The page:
Awareness ribbons. The different colored ribbons that are supposed to stand for a specific cause? The ribbons that have sort of bowed out and given way to the little rubber wristbands of various colors which are supposed to serve the same purpose? Yeah, those. When you have a limited amount of real colors and a seemingly unlimited amount of real or imagined causes, you're going to run into problems. You're going to have to have one color stand for more than one cause. And really, what's the point in that? How many separate things are people expected to remember and associate with one specific thing? ONE! TWO at the most! More than that? Well, you're going to experience the inevitable awkwardness when you see someone wearing a particular colored ribbon and you strike up conversation. "Oh, I see you're wearing a 'Support Nuclear Energy' ribbon there. No? Um, "Aging Country Rock Stars for Peace?" No? "Long Live the Queen?" How can we keep track?!!?
There doesn't seem to be a Grand Poobah who is in charge of what causes get what color or, more importantly, which causes are actually causes. I mean, come on, a burgundy ribbon stands for:
- Hospice care, multiple myeloma, cesarean sections, headaches and migraines, thrombophilia.
OK, first of all, I don't even know what thrombopohilia is (but I'm going to guess it's an unhealthy attraction to trombones). But seriously, headaches and migraines? Hospice care? Hospice care gets a ribbon?!?! Now I have a headache.
See, if there WAS a Grand Poobah then there wouldn't be anyone trying to weasel in on pink which, as we all know, is the color for breast cancer. It is NOT the color that I associate with "birth parents". Yes. Birth parents. What does that mean? You are one? You want one? You're looking for one? You've found one? How did they end up associating themselves with pink? Mighty gutsy, all of your "pink = birth parents" believers, but here's a little secret: You're the only ones who think that because everyone else knows it's for breast cancer.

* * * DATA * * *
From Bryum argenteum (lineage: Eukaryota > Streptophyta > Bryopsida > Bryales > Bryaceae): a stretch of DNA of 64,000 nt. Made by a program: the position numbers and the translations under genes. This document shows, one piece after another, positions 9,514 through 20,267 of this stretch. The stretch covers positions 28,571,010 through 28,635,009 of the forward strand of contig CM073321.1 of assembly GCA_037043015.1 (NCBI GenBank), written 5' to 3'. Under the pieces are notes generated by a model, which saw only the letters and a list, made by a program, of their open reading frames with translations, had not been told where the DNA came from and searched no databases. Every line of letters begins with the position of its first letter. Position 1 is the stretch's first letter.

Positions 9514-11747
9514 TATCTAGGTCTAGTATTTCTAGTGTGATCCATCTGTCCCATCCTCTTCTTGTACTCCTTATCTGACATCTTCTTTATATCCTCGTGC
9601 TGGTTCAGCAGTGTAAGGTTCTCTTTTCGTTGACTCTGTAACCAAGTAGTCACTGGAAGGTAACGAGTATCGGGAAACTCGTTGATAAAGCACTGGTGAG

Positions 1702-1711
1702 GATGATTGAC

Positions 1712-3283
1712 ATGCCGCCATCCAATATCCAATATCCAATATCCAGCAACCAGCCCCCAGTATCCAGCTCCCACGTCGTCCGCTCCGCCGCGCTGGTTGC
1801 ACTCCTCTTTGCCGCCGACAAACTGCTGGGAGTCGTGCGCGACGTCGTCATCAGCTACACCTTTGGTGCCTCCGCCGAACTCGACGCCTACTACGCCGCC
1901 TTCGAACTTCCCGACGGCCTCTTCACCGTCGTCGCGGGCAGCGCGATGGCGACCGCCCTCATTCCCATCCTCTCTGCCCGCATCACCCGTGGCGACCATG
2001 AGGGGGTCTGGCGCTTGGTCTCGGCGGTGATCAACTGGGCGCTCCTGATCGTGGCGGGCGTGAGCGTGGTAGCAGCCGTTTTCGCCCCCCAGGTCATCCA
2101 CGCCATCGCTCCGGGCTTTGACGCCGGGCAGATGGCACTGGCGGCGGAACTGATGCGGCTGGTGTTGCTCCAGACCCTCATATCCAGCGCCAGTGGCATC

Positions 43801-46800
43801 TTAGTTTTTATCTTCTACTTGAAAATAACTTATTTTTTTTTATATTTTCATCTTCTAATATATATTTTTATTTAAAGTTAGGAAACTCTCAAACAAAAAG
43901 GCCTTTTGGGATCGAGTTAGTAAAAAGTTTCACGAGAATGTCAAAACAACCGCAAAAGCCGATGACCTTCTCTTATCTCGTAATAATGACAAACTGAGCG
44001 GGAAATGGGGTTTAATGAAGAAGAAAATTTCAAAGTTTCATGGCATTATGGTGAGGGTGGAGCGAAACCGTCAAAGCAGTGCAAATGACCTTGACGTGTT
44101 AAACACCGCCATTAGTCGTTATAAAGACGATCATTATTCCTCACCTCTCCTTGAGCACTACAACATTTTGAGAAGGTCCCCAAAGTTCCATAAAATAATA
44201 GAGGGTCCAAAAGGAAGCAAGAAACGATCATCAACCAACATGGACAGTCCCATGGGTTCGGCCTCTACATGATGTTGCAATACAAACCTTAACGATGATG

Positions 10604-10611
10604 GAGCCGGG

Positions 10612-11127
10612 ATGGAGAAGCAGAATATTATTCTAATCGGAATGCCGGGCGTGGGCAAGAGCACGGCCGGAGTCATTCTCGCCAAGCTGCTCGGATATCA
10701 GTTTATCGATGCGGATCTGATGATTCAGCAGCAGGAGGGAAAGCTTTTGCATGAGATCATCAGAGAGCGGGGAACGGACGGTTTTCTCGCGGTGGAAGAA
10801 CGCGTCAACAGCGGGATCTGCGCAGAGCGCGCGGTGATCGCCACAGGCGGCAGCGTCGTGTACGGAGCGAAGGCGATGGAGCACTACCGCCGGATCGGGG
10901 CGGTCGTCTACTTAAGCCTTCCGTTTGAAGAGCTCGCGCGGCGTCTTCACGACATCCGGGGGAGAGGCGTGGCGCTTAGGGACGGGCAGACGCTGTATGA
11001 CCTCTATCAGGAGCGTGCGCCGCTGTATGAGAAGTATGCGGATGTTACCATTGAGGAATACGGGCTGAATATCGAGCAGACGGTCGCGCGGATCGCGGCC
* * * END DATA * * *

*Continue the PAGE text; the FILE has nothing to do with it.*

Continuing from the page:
I'm just asking for a little sanity and a little uniformity, is that too much to ask? Well, I guess sanity is out of the question since I just found an Awareness Ribbons group on Facebook. But maybe uniformity? Reasonable-ness, perhaps? Let's look at a list (which differs from other ridiculously extensive lists that I've seen, thus my uniformity question) and see what we think. (And this list straight from the Facebook group, so don't kill the messenger.) Allow me....
The red ribbon. Red used to be for AIDS, but heart disease has worked it's way in and now I associate both heart disease and AIDS with the red ribbon/bracelet. But somehow these have been worked in as well:
- Substance abuse, MADD, DARE, Epidermolysis Bullosa, Wolff-Parkinson-White Syndrome (WPW)
OK, can you have RED be the color for Wolff-Parkinson-WHITE Syndrome? What's wrong with WHITE for that? Oh, wait there's more.
Next up is orange. Orange stands for...? Anyone? Anyone?
- Hunger, leukemia, cultural diversity and racial tolerance, feral cats, motorcyclist safety, Multiple Sclerosis-wristband only, self injury, Agent Orange exposure.
Um, FERAL CATS?!?! Are you people on GLUE?? Feral Cats? For reals?? Good Lord.....
Yes, when I see green, I immediately begin thinking about the safety of workers, especially if I'm driving. Wait, I thought bright orange was safety? Like those traffic cones, how come they're orange if green is for safety? Are they for the safety of feral cats? I'm so confused. Green means go, why can't they just leave it at that?